I’ve always disliked Apple for very specific reasons: its insistence on closed and propriety systems and its general hipsterish I’m-so-much-cooler-than-you-simply-because-of-my-computer’s-branding attitude being among the top reasons.
But, I could never deny, nor would I ever try, that they have not pushed the envelope as far as technology goes. The company has found a way to consistently be at the forefront of innovation (that something may be known as Steve Jobs). But in that way, I respect Apple. They make gorgeous products (even if they’re prettifying and borrowing heavily from BSD) and they get people to buy them.
But these ads cross the line.
An interesting post came across my screen this morning via Techmeme: Harry McCracken’s opinion on the latest Apple TV advertisements. He adeptly points out that these are Apple ads about Microsoft ads about Apple ads about Microsoft. (It makes sense when you parse it all out, I promise– “I’m a PC,” then “I’m a PC and I’ve been made into a stereotype,” now this).
He’s right: the whole thing has devolved into this ridiculous back-and-forth and while I understand Microsoft’s need to defend itself, this is a whole new level.
McCracken goes on to point out that a very select number of people will actually understand the jokes, since they are, as he puts it, inside baseball: “The first one appears to assume that you care about Microsoft advertising budgets, and the second one doesn’t make much sense at all unless you’ve noticed the downplaying of Vista in recent Microsoft ads.” So true. And more to the point: why does the average joe (or Joe the Plumber) care about hating on Microsoft’s latest advertising campaign? Doesn’t he just want to buy a computer, not hear some snarky comment from Apple about advertising…through a piece of advertising?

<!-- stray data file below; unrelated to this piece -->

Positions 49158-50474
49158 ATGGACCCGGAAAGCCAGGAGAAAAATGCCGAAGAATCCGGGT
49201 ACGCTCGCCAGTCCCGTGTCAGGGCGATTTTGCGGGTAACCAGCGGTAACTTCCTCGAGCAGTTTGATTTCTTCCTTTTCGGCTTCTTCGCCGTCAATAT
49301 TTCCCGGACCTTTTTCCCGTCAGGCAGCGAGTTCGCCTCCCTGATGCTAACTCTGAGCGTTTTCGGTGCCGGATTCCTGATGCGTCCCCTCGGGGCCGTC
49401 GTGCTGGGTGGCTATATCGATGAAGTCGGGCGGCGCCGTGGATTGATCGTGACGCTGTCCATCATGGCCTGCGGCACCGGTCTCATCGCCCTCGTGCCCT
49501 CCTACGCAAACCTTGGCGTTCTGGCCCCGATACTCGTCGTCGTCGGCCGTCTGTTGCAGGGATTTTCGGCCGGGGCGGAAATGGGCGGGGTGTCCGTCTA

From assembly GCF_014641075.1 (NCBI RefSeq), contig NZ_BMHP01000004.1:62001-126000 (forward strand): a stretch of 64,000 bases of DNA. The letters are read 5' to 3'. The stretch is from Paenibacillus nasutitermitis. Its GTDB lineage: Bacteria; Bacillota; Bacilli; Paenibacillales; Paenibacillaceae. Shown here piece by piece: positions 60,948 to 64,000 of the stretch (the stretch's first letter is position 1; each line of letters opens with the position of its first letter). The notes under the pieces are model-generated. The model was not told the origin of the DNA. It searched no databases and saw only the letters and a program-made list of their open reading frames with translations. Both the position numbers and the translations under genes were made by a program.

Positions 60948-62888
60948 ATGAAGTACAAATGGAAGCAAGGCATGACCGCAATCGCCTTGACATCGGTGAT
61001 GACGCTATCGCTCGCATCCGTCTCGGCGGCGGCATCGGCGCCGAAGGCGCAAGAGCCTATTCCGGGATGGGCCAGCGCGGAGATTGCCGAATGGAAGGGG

The thing that gets me about these comments is not just that they’re “inside baseball,” which they are. It’s that these ads don’t even come close to touting a Mac’s benefits, they don’t try to define who a Mac user is any better, and all they do make fun of Microsoft…not for its software, not for its own history of innovation, but for the company’s decision of where to spend its own money.
It’s like negative campaigning in politics, except only one of the candidates is doing it.
McCracken says he wishes both companies would put out some ads which make consumers happier and more productive. I’d agree, except I don’t see Microsoft as having done anything wrong. They defended themselves. So really, this is not a case of two (political) advertising campaigns which have both gone negative. This is Apple, playing the aggressor, taking cheap hits at its competitor.